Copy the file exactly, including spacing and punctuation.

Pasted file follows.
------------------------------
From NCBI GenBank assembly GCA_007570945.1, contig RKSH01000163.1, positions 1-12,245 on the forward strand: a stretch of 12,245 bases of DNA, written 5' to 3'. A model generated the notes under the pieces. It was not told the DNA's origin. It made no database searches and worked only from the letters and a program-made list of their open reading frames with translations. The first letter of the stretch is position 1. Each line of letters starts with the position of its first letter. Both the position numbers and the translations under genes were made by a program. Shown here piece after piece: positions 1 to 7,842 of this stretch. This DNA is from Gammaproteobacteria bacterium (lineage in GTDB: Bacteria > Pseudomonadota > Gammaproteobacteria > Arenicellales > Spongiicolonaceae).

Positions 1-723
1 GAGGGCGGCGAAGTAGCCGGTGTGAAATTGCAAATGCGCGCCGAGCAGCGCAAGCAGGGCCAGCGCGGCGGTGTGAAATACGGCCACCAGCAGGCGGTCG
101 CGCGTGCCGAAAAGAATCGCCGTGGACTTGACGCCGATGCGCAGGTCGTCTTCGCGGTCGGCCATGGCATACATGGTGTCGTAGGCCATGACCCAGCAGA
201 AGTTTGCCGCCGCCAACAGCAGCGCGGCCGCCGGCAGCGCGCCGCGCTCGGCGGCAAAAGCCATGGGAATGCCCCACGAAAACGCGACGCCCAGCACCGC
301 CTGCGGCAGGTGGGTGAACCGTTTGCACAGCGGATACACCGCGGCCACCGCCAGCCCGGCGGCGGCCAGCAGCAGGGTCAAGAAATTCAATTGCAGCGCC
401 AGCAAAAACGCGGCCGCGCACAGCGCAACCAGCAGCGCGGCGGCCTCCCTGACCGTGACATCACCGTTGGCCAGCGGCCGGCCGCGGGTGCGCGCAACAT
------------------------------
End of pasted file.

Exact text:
From NCBI GenBank assembly GCA_007570945.1, contig RKSH01000163.1, positions 1-12,245 on the forward strand: a stretch of 12,245 bases of DNA, written 5' to 3'. A model generated the notes under the pieces. It was not told the DNA's origin. It made no database searches and worked only from the letters and a program-made list of their open reading frames with translations. The first letter of the stretch is position 1. Each line of letters starts with the position of its first letter. Both the position numbers and the translations under genes were made by a program. Shown here piece after piece: positions 1 to 7,842 of this stretch. This DNA is from Gammaproteobacteria bacterium (lineage in GTDB: Bacteria > Pseudomonadota > Gammaproteobacteria > Arenicellales > Spongiicolonaceae).

Positions 1-723
1 GAGGGCGGCGAAGTAGCCGGTGTGAAATTGCAAATGCGCGCCGAGCAGCGCAAGCAGGGCCAGCGCGGCGGTGTGAAATACGGCCACCAGCAGGCGGTCG
101 CGCGTGCCGAAAAGAATCGCCGTGGACTTGACGCCGATGCGCAGGTCGTCTTCGCGGTCGGCCATGGCATACATGGTGTCGTAGGCCATGACCCAGCAGA
201 AGTTTGCCGCCGCCAACAGCAGCGCGGCCGCCGGCAGCGCGCCGCGCTCGGCGGCAAAAGCCATGGGAATGCCCCACGAAAACGCGACGCCCAGCACCGC
301 CTGCGGCAGGTGGGTGAACCGTTTGCACAGCGGATACACCGCGGCCACCGCCAGCCCGGCGGCGGCCAGCAGCAGGGTCAAGAAATTCAATTGCAGCGCC
401 AGCAAAAACGCGGCCGCGCACAGCGCAACCAGCAGCGCGGCGGCCTCCCTGACCGTGACATCACCGTTGGCCAGCGGCCGGCCGCGGGTGCGCGCAACAT